Violent crime examined
Acres of newsprint have been devoted to violent crime in recent months. But how bad is it, what's behind it and what can we do about it? James Moore investigates
Tony Blair says there's no more important issue than street crime - and earlier this year stunned the nation by claiming that by this September he will have brought the problem under control. It's a tough challenge. The latest crime figures say it all. According to the 2002 recorded crime statistics compiled by 43 forces in England and Wales
Violent crime is up 11 per cent
Robbery is up 28 per cent
Murders are up 4 per cent
Rapes are up 14 per cent.
The government stress that new ways of recording crime have inflated the figures by 5 per cent, but the fact remains that overall crime has increased under their measurements in the year 2001-2002. However, the 2002 British Crime Survey - which asks people for their first-hand experiences of crime - tells a different story. This claims that crime rates have fallen by 2 per cent over the past year, with the chances of being a victim of crime now standing at its lowest since the survey began in 1981.
Violent crime is only a very small proportion of overall crime in the UK but it is the type of crime that people fear most. Cases attract dramatic headlines and shock stories that only fuel the fear of crime even further. For that reason, getting violent crime under control is crucial.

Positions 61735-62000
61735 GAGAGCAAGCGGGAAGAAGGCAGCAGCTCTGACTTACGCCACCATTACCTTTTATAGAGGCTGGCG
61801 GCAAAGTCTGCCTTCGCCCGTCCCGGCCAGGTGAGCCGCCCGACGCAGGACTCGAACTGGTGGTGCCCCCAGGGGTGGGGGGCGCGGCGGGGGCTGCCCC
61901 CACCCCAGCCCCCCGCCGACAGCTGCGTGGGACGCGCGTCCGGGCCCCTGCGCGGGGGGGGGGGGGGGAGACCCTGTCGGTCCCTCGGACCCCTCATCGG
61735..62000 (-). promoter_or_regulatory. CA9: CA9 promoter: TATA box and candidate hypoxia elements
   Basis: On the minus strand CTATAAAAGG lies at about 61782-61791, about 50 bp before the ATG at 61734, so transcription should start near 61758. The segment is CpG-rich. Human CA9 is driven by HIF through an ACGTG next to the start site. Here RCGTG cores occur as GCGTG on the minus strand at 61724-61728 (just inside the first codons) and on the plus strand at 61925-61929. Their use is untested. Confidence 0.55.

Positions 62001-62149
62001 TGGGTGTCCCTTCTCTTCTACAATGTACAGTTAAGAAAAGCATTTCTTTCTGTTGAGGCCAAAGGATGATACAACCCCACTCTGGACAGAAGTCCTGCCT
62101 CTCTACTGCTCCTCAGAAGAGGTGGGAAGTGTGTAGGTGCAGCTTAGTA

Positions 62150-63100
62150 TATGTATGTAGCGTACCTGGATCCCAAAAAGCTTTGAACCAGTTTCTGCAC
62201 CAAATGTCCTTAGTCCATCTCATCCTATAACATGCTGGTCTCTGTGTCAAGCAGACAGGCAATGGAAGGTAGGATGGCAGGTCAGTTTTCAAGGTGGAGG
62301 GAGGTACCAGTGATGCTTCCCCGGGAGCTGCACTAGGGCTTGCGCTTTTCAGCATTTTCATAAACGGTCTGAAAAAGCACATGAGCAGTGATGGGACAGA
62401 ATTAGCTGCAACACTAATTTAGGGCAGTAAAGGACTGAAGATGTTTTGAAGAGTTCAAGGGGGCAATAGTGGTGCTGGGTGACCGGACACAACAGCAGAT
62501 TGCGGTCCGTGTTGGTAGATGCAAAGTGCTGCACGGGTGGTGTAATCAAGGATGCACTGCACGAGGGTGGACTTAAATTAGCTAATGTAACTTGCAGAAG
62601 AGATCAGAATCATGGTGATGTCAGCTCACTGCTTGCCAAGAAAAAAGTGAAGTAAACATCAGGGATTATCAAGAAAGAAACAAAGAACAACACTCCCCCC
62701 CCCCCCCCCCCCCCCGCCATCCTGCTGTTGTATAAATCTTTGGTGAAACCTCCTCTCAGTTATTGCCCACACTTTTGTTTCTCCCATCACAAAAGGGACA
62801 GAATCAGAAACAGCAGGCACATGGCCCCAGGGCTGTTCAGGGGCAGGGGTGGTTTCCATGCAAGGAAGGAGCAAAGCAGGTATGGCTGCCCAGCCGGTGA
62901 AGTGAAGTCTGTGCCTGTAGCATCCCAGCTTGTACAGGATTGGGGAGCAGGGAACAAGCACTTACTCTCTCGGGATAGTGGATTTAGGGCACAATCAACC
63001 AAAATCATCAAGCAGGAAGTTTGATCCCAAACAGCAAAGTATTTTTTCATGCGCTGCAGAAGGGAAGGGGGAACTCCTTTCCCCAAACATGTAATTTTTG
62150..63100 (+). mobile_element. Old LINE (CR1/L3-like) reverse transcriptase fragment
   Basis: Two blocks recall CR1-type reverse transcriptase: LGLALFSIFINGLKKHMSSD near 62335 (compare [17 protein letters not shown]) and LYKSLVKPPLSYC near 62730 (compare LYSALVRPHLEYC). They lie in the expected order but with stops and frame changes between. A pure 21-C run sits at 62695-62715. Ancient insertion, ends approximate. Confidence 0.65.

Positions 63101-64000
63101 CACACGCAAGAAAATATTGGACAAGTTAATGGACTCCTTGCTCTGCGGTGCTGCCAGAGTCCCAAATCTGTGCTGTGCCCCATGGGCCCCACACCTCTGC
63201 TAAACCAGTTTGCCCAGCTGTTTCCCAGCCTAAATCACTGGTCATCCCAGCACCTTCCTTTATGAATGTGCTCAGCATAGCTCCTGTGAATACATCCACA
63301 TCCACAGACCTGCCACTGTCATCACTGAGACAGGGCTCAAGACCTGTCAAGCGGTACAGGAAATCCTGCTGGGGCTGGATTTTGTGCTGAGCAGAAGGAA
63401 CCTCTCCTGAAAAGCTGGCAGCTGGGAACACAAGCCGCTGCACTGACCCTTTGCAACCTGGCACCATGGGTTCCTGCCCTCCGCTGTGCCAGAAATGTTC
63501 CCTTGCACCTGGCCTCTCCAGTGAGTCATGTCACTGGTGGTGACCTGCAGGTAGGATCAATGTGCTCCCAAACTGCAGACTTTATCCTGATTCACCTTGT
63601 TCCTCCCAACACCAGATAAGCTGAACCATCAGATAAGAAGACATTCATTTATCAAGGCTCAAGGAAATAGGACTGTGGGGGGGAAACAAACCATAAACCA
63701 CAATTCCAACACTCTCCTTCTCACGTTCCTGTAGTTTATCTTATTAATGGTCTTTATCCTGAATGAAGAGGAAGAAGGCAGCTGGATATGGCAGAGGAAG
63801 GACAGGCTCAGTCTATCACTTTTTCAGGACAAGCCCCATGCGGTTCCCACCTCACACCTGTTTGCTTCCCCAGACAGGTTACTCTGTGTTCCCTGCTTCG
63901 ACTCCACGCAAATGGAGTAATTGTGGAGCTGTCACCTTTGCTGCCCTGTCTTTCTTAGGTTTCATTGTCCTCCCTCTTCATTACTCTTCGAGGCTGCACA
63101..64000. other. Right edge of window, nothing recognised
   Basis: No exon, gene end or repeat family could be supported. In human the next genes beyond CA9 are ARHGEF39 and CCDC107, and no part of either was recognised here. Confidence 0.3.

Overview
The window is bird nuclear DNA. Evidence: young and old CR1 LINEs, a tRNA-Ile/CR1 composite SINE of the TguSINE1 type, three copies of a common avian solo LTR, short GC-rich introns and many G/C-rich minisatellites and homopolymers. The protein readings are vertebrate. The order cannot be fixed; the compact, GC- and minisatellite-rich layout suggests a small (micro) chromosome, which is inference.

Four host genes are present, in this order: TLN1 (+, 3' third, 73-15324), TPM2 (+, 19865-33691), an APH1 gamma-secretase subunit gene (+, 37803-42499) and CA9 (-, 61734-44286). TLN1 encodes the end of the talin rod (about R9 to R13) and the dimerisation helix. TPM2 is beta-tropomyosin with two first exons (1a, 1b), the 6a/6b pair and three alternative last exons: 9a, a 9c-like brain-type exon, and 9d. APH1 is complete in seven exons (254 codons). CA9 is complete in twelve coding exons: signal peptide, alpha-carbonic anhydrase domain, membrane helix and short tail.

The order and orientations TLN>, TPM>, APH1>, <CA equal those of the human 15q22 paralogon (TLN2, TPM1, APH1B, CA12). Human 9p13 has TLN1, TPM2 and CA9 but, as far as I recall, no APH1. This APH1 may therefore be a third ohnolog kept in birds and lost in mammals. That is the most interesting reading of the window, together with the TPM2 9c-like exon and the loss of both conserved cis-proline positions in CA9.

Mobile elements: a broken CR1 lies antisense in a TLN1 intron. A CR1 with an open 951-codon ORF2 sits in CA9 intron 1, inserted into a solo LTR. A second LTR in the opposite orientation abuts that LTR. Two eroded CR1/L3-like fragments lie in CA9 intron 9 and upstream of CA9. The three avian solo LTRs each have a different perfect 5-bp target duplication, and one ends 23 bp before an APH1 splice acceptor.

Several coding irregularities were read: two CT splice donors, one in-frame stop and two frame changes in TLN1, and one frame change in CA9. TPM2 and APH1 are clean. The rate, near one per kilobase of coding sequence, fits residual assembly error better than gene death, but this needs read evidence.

Crime in the city
There are also new types of crime adding urgency to the debate. Car-jackings, for instance, are a new terrifying threat, with 1,200 incidents in one year alone. Meanwhile, mobile phone theft is soaring. An amazing 700,000 were stolen in Britain in the last 12 months - one every minute. In some urban areas, mobile phone thefts account for 40 per cent of violent crime.
Muggers stalk the streets of big cities. More than 40 per cent of street crime happens in London, with 14 of the top 20 robbery 'blackspots' in the capital.
Individual cases of violent crime provide a dramatic demonstration of this statistical backdrop. Just this year in London estate agent Tim Robinson was stabbed to death after parking his car outside his home, a young woman was shot in the head by a mobile phone thief, and another man was killed in a shoot out at a busy London restaurant.
Meanwhile, cases like the Stephen Lawrence and Damilola Taylor murders seem to demonstrate that even when arrests are made for violent crime the police are failing to get convictions.